fairness. stubborness. courage. love.

my copy of to kill a mockingbird.

it’s my favorite book of all time. ever.

it’s one of my favorite movies, too. in my top five.

it’s a (north) american classic.

and it’s a must read for all people (even non-americans) because it is a story of universal truths: injustice, racism, ignorance, and prejudice. and while those themes may have different faces all around the world, they are present in every society. this i feel i can say with truthfulness, because i live in a different culture – and i still see injustice, racism, ignorance, & prejudice even here in lovely sweden. of course, the setting of the book is during a specific time (the great depression. the 1920s,1930s) & in a specific place (the american south) in history, but it speaks to us, even today.

i don’t exactly remember the first time i read this book, but i know i was about 14 or 15. it was on the required reading list in school (and it still is in many places). i remember soaking in the words, the scenery, the characters. the tough, tomboy scout. the mysterious neighbor, boo. and the courageous, civil rights activist dad & lawyer, atticus. the belief in justice & equality, the difficult questions raised, the inspiring determination to fight for the rights of all people, the surrender of self for the good of others…. i was completely drawn in. and in many ways, i believe it was a confirmation for my growing teenage beliefs in/questions about equality for all (black, white, rich, poor, gay, straight, foreign, homeless, young, old, disabled, etc.).

i remember that when i first read these words, it was as if i was given permission to think the way that i thought. it was like the words i was taking in were expressing my thoughts, and suddenly i didn’t feel alone. there were others that thought like me, that felt like me. there was at least one other: the author of this book, harper lee. and perhaps my teacher, mrs. trail (since she had us read this book, even if it was on the required reading list). then i realized that perhaps my parents thought this way too, since i was raised my them & having these thoughts myself. and then there’s religion. i had been taught some about Jesus, Ghandi, Mother Theresa, Martin Kuther King, Jr… certainly all of these people believed in justice, fairness, love, and equality too. all of these names & people stood for the themes in this book. this was ground-breaking for me. i was not alone. not at all alone, in fact. and some of the most amazing people i had read about, studied, and met believed in the same things. and that gave me hope. that gave me strength to not give up on who i was becoming, even if i seemed different & felt like an outcast to my fellow classmates (which i was & i did).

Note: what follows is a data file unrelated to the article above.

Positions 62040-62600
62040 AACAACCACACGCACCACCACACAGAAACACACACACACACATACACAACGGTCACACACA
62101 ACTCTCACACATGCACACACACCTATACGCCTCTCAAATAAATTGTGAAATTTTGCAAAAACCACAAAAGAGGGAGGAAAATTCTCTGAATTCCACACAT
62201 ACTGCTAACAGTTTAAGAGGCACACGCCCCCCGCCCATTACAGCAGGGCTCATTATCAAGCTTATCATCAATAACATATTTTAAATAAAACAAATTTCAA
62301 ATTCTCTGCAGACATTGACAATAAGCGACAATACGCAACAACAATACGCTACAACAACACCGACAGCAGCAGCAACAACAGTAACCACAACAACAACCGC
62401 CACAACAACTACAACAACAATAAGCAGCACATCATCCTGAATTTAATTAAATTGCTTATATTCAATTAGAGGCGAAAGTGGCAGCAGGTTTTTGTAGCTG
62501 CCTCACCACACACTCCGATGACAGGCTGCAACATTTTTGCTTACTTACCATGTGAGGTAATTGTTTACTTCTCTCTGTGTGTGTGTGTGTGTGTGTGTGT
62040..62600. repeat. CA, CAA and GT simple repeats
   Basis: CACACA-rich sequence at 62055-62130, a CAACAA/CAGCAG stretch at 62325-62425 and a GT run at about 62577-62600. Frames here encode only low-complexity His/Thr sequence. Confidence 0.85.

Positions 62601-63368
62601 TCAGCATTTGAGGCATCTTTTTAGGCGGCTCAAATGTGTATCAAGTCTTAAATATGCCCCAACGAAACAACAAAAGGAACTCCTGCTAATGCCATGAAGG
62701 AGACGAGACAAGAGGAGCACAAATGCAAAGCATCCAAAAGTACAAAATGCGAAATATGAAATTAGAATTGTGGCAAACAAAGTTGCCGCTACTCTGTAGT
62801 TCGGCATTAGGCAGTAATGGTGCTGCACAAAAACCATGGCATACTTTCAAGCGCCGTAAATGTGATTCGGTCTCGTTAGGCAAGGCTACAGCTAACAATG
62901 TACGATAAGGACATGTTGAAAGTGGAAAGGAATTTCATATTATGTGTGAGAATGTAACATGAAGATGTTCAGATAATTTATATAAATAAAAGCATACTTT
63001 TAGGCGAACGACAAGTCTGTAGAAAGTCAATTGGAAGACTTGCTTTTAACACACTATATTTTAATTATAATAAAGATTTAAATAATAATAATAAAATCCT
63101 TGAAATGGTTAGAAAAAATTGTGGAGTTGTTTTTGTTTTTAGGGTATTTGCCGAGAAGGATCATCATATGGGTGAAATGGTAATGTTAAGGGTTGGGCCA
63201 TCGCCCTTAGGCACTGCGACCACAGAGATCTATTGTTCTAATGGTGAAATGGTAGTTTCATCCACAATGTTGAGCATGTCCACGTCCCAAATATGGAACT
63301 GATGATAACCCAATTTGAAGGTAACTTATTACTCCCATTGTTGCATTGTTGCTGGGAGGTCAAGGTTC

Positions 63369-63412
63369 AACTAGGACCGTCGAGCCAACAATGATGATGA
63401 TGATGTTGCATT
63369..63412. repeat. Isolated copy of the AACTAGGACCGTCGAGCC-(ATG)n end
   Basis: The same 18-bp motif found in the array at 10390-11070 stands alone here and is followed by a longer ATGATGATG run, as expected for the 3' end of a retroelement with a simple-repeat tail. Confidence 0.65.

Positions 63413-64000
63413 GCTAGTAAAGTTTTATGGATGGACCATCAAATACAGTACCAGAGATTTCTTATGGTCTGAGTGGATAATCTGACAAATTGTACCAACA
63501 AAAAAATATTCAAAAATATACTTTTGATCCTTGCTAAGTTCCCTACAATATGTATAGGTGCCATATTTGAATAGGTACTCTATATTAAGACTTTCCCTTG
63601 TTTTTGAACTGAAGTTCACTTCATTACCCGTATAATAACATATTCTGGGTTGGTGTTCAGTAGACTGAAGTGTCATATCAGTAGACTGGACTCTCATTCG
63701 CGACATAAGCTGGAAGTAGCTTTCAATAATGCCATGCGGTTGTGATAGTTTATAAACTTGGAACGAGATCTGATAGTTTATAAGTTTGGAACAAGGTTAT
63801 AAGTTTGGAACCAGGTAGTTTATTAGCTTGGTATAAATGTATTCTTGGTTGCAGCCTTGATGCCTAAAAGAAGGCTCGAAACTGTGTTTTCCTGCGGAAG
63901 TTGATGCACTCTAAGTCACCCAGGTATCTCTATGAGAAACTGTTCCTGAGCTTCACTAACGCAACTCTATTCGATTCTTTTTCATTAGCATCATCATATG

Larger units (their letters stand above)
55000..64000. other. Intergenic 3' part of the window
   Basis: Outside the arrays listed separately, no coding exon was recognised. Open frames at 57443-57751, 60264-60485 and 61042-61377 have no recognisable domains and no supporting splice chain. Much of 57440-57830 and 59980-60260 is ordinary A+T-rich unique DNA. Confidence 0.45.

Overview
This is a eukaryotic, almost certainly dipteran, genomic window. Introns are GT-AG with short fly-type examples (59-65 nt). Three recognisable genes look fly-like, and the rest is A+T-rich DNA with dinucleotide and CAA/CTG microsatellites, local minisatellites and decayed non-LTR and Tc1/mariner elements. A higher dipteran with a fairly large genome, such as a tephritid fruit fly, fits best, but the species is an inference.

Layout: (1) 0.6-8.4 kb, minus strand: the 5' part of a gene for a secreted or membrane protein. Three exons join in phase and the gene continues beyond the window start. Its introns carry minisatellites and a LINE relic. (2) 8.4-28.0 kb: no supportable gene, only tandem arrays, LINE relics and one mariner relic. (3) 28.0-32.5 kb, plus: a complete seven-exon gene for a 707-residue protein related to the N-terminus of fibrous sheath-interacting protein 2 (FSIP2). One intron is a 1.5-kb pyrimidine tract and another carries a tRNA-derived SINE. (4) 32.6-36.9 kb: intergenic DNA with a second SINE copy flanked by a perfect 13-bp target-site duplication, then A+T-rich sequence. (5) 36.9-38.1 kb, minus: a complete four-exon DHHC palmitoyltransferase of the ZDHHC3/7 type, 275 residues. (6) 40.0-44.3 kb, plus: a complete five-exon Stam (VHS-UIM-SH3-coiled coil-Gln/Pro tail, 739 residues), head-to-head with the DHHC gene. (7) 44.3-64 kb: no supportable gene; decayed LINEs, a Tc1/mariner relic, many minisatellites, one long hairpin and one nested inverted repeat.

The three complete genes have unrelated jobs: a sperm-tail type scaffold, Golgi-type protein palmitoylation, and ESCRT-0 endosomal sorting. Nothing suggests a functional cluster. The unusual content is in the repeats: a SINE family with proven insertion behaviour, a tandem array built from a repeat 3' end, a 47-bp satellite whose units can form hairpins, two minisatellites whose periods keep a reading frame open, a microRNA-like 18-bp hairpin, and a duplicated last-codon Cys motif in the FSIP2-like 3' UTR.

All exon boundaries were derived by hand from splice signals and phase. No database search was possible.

over the years (as i have read this book again & again), of course, i have realized that there are many who do not believe in these truths. or they say that they do, but their actions speak differently. as i grew & matured and became an adult, my rose-colored glasses became cloudy and dark. yet, the realization of the reality of the world only served to give me more energy & passion. i wanted to fight even harder the injustices and the inequalities in the world. with each passing year (even up to today) i wanted inspire the belief in the love, respect, and acceptance of all people. and the joy of being able to teach (yes, i was a teacher in my former life) from this book gave me an opportunity to pass along these truths & beliefs to a new generation. i’ve used this book in my classroom & in my churches. i’ll talk about it with anyone. oh, how i hope that  i am doing just a little bit to spread the message that to kill a mockingbird sends to the world…

the reason that i’m writing about this today is because this past week the movie has celebrated 50 years on film. i want to celebrate the book & the movie, and i want to encourage any of you who have not read this book or seen the movie (read the book first! hehe), to do so. the main character, atticus (a single dad) is played by gregory peck (an amazing actor!), who tapped into the character in ways that i cannot describe with words. he became atticus. he, alone, makes the movie sensational. (if you want to read more about the movie/book click here)

 picture from the daily beast.

as a tribute to the 50th anniversary, gregory peck’s wife released a copy of his script, with his personal notes in the margins, along with the anniversary dvd package cool!). on the last page of the script, the script reads:

“We can see Atticus sitting through the window, sitting by his son’s (Jem’s) bed holding Scout. Camera slowly pulls back as Atticus looks at the sleeping Jem.



underneath, in bold script, gregory peck has written four words:

“Fairness. Stubborness. Courage. Love.”

enough said. read the book. watch the movie. spread the message. do it!


0 thoughts on “fairness. stubborness. courage. love.

  1. Can’t believe I haven’t read that one. The name definitely rings a bell though. Well I’ll put it on the list. Have you read The Thornbirds? Amazing book! Think you would like it. They turned it into a TV series. Haven’t seen that one so can’t say whether it’s good.

  2. Love the book, without question. I’ll admit to never having seen the movie. Since it’s the anniversary I’ll have to watch for it on telly.

    And I love your Joseph Campbell quote!

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